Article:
In the past, many reports listed the overall sustained virological response rates (SVR) of HCV medications regardless of genotype—this was misleading because SVR rates are dramatically affected by genotype. Now, many physicians quote the pivotal trial results of currently available HCV therapies by genotype. However, a physician recently pointed out that the amount of HCV-RNA in the blood (viral load) also affects treatment response rates and commented that this is an important consideration to include along with genotype when interpreting HCV treatment response rates. In this article, I will review the current data available on sustained virological response rates broken down by genotype and viral load.

HCV RNA – Viral Load

HCV Viral load tests measure the amount of HCV circulating in the blood. HCV viral load is expressed as either copies per milliliter of blood or as a standard unit of measurement called International Units (IU). HCV viral load tests are used to confirm active HCV infection, to predict medical treatment response, and to measure how well HCV medications are working.

A low viral load (LVL) is defined as <2 million copies/ml or 800,000 IU/ml and a high viral load (HVL) is defined as >2 million copies/ml or 800,000 IU/ml. Even though the pivotal pegylated interferon combination trails used different assays, in general a low viral load (LVL) is defined as < 2,000,000 copies/ml or 800,000 IU/ml. For exact conversion by assay please refer back to the May Advocate.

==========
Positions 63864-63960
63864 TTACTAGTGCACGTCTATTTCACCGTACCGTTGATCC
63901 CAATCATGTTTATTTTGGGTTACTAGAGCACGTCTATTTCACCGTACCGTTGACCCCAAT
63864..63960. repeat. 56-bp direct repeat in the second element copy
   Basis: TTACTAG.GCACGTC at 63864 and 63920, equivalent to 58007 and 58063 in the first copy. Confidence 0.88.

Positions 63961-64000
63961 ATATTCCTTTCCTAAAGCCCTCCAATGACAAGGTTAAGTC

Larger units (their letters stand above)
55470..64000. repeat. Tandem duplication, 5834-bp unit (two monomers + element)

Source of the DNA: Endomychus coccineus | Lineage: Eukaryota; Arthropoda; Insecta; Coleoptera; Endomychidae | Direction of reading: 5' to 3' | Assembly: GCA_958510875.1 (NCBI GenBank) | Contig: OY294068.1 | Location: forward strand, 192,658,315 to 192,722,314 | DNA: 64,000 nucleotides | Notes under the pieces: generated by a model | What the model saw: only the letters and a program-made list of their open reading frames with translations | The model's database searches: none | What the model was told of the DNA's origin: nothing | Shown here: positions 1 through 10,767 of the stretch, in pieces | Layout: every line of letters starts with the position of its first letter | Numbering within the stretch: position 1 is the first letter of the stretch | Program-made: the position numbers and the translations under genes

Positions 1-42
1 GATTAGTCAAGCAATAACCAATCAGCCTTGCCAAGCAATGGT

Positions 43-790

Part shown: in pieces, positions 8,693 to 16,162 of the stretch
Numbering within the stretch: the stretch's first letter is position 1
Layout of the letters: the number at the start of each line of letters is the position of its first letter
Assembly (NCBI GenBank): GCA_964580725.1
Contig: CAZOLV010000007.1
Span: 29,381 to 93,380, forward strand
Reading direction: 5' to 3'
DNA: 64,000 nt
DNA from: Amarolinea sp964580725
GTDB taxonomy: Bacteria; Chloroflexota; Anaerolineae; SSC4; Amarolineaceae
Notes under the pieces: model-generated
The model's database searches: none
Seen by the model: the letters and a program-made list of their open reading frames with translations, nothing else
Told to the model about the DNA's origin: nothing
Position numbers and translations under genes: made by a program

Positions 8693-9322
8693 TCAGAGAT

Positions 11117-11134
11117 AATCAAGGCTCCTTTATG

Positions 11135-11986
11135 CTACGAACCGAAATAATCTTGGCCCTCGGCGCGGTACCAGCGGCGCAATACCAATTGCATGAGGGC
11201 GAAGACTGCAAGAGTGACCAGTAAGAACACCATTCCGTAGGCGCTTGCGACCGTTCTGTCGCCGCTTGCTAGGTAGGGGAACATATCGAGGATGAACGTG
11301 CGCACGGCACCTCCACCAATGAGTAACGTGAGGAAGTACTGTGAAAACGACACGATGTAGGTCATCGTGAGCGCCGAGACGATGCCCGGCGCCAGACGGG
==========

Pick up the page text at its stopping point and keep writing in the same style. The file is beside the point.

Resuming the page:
Genotype

HCV has many different strains called genotypes. There are enough genetic differences to classify them into six major genotypes: 1, 2, 3, 4, 5, and 6. Genotype information is important when considering HCV treatment since some genotypes respond more favorably to medications than others with, non-1 genotype responding more favorably. Genotype also determines the length of therapy needed with genotype 2 and 3 requiring only 24 weeks in comparison to genotype 1 and 4 require 48 weeks. At this time there is not enough data to make definitive recommendations on other genotypes.

Genotype and Viral Load

Breaking HCV down by genotype and viral load in the United States further clarifies the issues of treatment response rates: genotype 1 comprises 74% of the overall population—49.5% with a high and 24.5% with a low viral load. That means that two-thirds of patients with genotype 1 have genotype 1 high viral load or to look at it another way—one-half of the U.S population with hepatitis C have genotype 1 high viral load. This contrasts with 26% of the population with genotype non-1—of which 17.4% have a high and 8.6% have a low viral load.

Therefore in the United States, regardless of genotype, two thirds of the hepatitis C population has a high viral load.

Clinical Trials – Prospective vs. Retrospective